- Gut Health -

Home Treatments for Your Leaky Gut

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Home-Protocols

Strategies to repair your leaky gut at home.

The instigator of your leaky gut may be an infectious pathogen — a virus, bacteria, or parasite that takes root in your gut’s warm mucous. Target pathogens directly. Find a health-care practitioner to run tests, or try to kill the pathogens yourself.

Jacob Teitelbaum, MD, author of Real Cause, Real Cure, recommends using colloidal silver and bismuth. “Silver is arguably the best anti-infectious agent in the world,” he says. And bismuth, the active ingredient in Pepto-Bismol, breaks down the biofilms that protect bacteria. Teitelbaum’s protocol is 2 tablespoons of colloidal silver mixed with 2 tablespoons of sugar-free aloe vera juice (as a gut-friendly conduit), and a dose of Pepto-Bismol. Swallow all three on an empty stomach three times a day.

The goal is for the cocktail to reach the small intestine where pathogens flourish. There the bismuth will dissolve the biofilms and the colloidal silver will kill the bugs hiding inside.

Give the protocol two to three weeks to work, he says, but tough cases may need up to eight weeks to do the job.

He notes it is important to buy a high-quality colloidal silver, meaning the silver has been broken down into small enough particles that it will pass through the body. Otherwise, the silver may turn your skin “a Smurfy shade of blue.” He likes Argentyn 23 or Sovereign Silver made by Natural-Immunogenics.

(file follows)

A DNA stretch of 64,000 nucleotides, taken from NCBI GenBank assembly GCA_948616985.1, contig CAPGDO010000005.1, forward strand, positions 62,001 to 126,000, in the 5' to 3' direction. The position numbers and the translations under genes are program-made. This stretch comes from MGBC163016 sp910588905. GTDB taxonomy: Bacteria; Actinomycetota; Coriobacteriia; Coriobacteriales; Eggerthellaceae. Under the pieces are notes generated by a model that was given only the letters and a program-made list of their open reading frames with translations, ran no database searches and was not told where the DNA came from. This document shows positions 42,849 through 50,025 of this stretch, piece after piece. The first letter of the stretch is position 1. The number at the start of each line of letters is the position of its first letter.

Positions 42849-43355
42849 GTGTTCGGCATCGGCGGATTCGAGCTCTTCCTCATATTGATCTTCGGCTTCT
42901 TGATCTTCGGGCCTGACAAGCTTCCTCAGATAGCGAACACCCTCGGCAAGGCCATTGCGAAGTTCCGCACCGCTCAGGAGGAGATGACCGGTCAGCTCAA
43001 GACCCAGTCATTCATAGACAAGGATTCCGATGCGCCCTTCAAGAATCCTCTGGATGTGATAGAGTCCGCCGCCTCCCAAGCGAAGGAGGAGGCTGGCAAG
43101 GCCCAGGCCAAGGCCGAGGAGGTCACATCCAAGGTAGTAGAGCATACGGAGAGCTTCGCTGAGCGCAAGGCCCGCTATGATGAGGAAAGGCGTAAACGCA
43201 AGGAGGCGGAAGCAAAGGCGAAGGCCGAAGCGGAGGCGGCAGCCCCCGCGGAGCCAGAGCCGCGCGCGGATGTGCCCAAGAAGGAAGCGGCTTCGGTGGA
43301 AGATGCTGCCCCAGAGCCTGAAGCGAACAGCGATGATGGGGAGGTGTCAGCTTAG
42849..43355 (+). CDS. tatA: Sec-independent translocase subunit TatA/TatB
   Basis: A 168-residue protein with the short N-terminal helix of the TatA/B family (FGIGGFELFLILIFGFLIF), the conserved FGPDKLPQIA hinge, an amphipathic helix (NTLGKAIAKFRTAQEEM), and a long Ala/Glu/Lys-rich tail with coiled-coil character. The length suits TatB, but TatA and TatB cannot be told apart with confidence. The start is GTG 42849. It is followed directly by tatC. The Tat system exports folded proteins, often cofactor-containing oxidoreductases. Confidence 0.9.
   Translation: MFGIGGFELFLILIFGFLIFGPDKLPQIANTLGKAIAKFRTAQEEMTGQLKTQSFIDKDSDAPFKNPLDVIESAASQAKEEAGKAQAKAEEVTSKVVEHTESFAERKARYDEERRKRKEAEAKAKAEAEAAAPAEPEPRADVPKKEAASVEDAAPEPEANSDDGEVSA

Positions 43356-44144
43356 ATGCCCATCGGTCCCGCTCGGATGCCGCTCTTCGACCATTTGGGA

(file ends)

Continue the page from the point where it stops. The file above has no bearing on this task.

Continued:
Another option is to try bovine colostrum, which is the milk a cow releases in the days following birth of a calf. It is a rich source of immunoglobulins, growth factors, cytokines, and antibodies that fight disease-causing agents, such as bacteria and viruses.

“Cows have similar probiotics as we do,” says Tom Sult, MD, a Minnesota-based integrative family medicine practitioner, “they make a wide range of antibodies against lots of pathogens. Adding biologically active antibodies to fight the bad actors in your gut creates an environment where good bugs can grow.”

Studies show bovine colostrum helps treat bacteria-induced diarrhea, and early research shows it may help reverse damage to the gut caused by non-steroidal anti-inflammatory medications (NSAIDS) like aspirin and ibuprofen.

Sult recommends looking for a product that is 100 percent colostrum, meaning no fillers or extras. Avoid bovine colostrum if you are allergic to dairy or if you have a history of hormone-sensitive cancers, as it is high in estrogen.

Illustrations by Kotryna Zukauskaite

Catherine Guthrie is a Boston-based science writer and contributing editor to Experience Life.

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